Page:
Hard News by Russell Brown

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Hard News: The future: be careful what you wish for

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  • Dylan Reeve,

    You’ll have to ask yourself whether you want to pay $150 per Premier League season in addition to your Sky subscription. There is a downside to the disaggregation of content monopolies, at least in the short term.

    There’s the rub of direct-to-consumer IP television. As expensive as Sky is, it’s a lot cheaper than buying all that content directly (assuming you could). Networks like Sky (and in the IPTV space, Hulu and Netflix) offer an economy of scale.

    While it may seem appealing to simply be able to purchase access to the content you’re interested in, whether on a per-channel or per-program basis, it quickly adds up.

    It’s for this reason that I still don’t think that the TV network model we’re used to will die – it will simply diversify and the platform will change. Hopefully.

    But it’s a bit of a chicken and egg game at the moment – without a large potential audience the cost of licensing and curating content is very high. And without a lot of content it’s difficult to capture an audience (how is Quickflix going?). It needs a player with deep pockets to break the market open and play the long game on getting kiwis into online content in a meaningful way.

    Auckland • Since Aug 2008 • 311 posts Report Reply

  • Rob Coup, in reply to Dylan Reeve,

    A recent series of articles by Ben Thompson discuss ESPN & AMC as examples of affiliate/ad revenue. Basically:

    The truth is that the current TV system is a great deal for everyone.

    * Networks earn much more per viewer than would be sustainable under a la carte pricing
    * Networks are incentivised to create (or in ESPN’s case, buy rights to) great programming; making your content “must-watch” lets you raise your affiliate fees
    * Viewers get access to multiple channels that are hyper-focused on specific niches. Sure, folks complain about paying for those niches, but only because they don’t realize others are subsidizing their particular interests
    * Cable companies know the cable TV business, and would prefer to put up with customer disgruntlement over rising prices than become dumb pipes

    Cable TV is socialism that works; subscribers pay equally for everything, and watch only what they want, to the benefit of everyone. Any “grand vision” Apple, or any other tech company, has for television is likely to sustain the current model, not disrupt it directly.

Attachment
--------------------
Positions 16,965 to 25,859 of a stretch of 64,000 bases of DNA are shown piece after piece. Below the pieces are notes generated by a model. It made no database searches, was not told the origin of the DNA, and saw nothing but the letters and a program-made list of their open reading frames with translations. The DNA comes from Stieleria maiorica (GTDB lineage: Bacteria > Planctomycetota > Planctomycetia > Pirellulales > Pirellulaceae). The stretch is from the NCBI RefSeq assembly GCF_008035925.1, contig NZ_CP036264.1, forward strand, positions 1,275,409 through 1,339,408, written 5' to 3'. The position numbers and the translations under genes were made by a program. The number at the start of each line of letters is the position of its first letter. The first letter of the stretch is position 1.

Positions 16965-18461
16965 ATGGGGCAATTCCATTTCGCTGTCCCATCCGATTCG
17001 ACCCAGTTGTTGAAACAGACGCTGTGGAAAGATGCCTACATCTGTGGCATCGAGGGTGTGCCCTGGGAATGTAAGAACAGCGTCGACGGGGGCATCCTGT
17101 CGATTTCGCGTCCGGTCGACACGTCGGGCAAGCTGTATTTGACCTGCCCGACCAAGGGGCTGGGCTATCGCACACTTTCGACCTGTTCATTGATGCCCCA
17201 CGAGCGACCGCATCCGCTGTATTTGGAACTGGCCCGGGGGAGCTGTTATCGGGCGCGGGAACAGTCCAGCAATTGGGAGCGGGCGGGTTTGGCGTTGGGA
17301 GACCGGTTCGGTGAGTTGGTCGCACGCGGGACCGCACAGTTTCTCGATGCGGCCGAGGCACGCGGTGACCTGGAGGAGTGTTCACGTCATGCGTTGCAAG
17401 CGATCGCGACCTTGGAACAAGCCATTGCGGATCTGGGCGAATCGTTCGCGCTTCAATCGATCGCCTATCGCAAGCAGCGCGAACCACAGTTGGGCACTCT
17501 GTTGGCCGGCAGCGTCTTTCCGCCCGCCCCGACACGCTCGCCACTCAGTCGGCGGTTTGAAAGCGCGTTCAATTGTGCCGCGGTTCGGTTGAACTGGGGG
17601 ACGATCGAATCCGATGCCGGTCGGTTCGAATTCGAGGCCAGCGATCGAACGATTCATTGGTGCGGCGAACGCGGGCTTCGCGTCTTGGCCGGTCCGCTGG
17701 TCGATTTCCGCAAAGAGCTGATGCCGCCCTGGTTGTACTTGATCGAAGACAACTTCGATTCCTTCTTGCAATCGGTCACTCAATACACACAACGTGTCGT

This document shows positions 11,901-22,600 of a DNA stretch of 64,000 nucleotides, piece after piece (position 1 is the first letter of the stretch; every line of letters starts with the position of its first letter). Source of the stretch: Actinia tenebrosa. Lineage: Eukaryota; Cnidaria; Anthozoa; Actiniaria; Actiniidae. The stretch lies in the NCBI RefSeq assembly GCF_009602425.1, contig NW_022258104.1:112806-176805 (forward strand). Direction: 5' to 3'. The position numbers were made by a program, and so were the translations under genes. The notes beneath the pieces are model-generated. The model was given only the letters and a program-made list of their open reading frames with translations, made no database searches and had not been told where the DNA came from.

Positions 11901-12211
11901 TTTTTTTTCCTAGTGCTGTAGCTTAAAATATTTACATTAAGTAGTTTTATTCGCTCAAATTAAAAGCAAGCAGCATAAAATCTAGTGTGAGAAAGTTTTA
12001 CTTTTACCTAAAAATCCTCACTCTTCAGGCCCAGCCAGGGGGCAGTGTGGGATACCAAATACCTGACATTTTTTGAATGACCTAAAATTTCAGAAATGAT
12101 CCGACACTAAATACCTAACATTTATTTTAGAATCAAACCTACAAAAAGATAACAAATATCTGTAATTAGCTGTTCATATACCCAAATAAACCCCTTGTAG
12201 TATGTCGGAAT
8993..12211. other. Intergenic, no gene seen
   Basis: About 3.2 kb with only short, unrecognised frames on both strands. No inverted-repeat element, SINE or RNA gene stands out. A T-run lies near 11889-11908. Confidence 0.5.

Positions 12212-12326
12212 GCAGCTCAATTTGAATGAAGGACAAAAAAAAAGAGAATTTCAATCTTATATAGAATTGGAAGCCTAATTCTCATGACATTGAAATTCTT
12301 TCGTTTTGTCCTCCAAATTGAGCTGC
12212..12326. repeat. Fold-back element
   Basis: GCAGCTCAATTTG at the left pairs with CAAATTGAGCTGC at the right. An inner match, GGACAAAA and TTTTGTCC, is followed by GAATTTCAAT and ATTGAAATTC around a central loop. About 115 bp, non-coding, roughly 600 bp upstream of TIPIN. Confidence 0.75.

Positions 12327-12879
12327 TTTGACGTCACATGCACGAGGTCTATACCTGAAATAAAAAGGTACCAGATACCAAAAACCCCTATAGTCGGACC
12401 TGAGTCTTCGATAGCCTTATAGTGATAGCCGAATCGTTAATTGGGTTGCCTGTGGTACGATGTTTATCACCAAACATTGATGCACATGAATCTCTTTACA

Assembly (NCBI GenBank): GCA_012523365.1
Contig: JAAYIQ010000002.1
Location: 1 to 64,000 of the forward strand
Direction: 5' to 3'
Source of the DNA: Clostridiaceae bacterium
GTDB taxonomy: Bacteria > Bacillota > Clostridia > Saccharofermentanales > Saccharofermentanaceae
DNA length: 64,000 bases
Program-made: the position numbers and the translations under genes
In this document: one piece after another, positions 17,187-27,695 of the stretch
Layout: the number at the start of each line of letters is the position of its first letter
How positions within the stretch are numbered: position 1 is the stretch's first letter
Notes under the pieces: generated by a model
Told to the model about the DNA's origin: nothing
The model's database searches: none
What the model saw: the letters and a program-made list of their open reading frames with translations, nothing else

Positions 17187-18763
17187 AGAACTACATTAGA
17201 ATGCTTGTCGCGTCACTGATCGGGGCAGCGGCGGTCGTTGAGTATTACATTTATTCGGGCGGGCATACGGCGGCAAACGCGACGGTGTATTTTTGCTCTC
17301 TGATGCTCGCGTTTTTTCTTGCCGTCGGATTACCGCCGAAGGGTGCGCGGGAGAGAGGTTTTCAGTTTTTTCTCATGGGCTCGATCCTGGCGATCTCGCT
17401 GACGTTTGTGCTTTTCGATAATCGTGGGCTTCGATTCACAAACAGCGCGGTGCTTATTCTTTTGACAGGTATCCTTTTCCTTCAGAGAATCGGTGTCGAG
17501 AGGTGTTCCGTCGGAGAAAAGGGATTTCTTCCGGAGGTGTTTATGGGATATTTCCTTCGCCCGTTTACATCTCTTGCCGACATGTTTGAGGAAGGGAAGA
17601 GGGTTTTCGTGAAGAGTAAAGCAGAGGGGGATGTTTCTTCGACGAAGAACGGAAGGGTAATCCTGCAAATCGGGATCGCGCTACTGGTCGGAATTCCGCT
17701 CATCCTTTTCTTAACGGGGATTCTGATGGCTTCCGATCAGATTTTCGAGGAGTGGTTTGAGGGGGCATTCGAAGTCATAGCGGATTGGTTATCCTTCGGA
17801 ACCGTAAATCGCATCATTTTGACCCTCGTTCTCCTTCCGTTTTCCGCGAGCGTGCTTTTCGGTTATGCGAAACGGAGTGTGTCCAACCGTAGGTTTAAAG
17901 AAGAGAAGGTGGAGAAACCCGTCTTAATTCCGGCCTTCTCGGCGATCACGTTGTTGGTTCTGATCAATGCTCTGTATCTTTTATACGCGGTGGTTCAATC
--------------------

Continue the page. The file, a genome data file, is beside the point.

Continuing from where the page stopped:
Auckland • Since Nov 2009 • 18 posts Report Reply

  • Tim Michie,

    As much as I'm taking this through with my football friends, I'm also thinking that the arguements many have been making on the propagation of broadband choked by SkyTV restricting access (Game of Thrones season anyone?) does mean this is a positive development. If the TV3 negotiations plan out as speculated this may turn out to have been a very good week for NZ TV media.

    Auckward • Since Nov 2006 • 614 posts Report Reply

  • Phil Lyth,

    I must be a Luddite. In our household the question is framed:

    Sky? Why?

    Wellington • Since Apr 2009 • 458 posts Report Reply

  • Geoff Lealand,

    There were worst decisions made by TVNZ, such as the selling-off of the Natural History Unit for diddly-squat. I can recall Michael Stedman telling me a couple of years back that NHNZ was making a bigger annual profit than TVNZ.

    Hundreds of hours of soccer? Hundreds of hours of kicking a ball around for 90 minutes, to end up with a scoreless draw??? I would rather chew my fingers off.

    Screen & Media Studies, U… • Since Oct 2007 • 2560 posts Report Reply

  • Tim Michie, in reply to Phil Lyth,

    I do agree, the origianl sky is much preferable although I do indulge in the occasional pathetic when overcast and ask someone to change the channel.

    Auckward • Since Nov 2006 • 614 posts Report Reply

  • Konrad Kurta,

    A friend of mine was saying buying rights for Serie A is being considered by the group. Other leagues might be available as a "standalone subscription or a cheap upgrade to the premier league pass" if enough people are interested. Dunno if Sky has that tied up or not, or how much the other league rights would cost.

    South Korea • Since Dec 2012 • 43 posts Report Reply

  • Russell Brown, in reply to Konrad Kurta,